To mail an item with Shyp, simply snap a photo, tell the service where you are, where you want your item to go, and schedule a pickup.
You're a busy person. You've got work all day, groceries to buy during lunch, and kids to pick up after piano practice. (Football? Yeah, let's make it football practice.) The last thing you want to do is schlep across town to drop off that blender for your sister's party next week. Wouldn't it be better if you could just send somebody else to do it? A new service called Roadie is looking to turn everyday commuters and travelers into a network of couriers ready to take just about anything across town, or across the state.
The idea is very similar to ride-share services like Lyft and Uber, but oriented towards moving inanimate objects from point A to point B, rather than humans.
Earlier this year, UPS Mobile received a big bump in functionality, which was a nice change for an Android app that really didn't have to do all that much. The app puts tracking information front and center, as it should. Why else does anyone even check UPS online?
Now the app has received a 4.1 update that lets users track packages without having to manually juggle all of those tracking numbers. This is a feature exclusively available to My Choice members, which is free depending on what perks are desired. Customers can see the benefits of signing up all within the app. For starters, My Choice members can go from package alert emails straight into the app to see its latest status or place changes to the delivery.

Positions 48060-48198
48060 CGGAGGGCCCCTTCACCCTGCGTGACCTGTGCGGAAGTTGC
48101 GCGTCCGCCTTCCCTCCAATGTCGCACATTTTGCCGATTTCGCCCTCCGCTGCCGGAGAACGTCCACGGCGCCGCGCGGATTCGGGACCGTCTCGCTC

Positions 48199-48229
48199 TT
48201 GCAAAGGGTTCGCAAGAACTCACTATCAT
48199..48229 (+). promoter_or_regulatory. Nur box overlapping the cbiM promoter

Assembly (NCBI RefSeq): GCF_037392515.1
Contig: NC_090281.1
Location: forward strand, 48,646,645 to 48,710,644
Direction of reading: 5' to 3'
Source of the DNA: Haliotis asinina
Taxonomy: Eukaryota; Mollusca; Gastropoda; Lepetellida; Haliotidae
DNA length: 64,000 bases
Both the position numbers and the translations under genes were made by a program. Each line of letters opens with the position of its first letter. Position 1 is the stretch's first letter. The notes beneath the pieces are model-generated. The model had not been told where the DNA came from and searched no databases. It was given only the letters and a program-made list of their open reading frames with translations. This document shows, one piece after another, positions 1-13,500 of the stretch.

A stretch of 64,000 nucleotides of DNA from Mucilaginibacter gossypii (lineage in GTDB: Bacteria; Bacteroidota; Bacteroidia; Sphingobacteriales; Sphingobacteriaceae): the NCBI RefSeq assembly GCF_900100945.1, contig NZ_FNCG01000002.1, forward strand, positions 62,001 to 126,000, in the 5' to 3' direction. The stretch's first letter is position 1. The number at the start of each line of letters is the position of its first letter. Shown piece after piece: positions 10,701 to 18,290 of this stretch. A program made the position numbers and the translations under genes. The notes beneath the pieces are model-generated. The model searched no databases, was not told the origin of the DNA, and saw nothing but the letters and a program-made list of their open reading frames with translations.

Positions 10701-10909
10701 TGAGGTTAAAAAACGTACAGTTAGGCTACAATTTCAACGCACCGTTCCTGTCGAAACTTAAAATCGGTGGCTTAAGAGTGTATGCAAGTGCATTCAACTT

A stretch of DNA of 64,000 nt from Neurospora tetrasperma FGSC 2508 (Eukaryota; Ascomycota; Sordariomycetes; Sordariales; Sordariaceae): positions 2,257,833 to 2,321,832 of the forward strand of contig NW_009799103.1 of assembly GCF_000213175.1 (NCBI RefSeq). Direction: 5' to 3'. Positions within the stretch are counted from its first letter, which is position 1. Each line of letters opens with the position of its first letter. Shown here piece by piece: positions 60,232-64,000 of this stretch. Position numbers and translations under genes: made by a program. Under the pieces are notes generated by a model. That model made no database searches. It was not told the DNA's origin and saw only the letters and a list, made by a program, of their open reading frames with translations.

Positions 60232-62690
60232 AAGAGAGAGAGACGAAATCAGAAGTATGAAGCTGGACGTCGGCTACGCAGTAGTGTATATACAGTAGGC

Some of you have probably been coveting Google Shopping Express, the service which delivers groceries and other items from local retailers directly to your door on the same day, ever since it launched. But with an extremely limited rollout in only certain areas of San Francisco, Los Angeles, and New York City, it's not exactly widespread. A report in ReCode says that Google plans to spend a huge sum of money, as much as $500 million, to give the shopping service a true nationwide rollout, covering major urban areas from coast to coast.
Depending on where and when a more sizeable Google Shopping Express service rolled out, it could directly challenge Amazon Prime Fresh, Amazon's same-day delivery service, which is currently only available in some California cities.
Some places offer delivery and some don't. This is the way things are, sure, but that doesn't make life any easier for the busier (or lazier) among us. There's an itch to be scratched here, and Postmates steps in to handle it. The service turns any restaurant or grocery store into one that's able to deliver to your door. It does this by paying people to read your shopping list, pick everything up, and bring it to you.
Before now Postmates only served Chicago, New York City, San Francisco, Seattle, and Washington DC. Now it serves Los Angeles as well. The supported areas include Beverly Hills, Culver City, Marina Del Rey, Santa Monica, Venice, Westwood, and West Hollywood.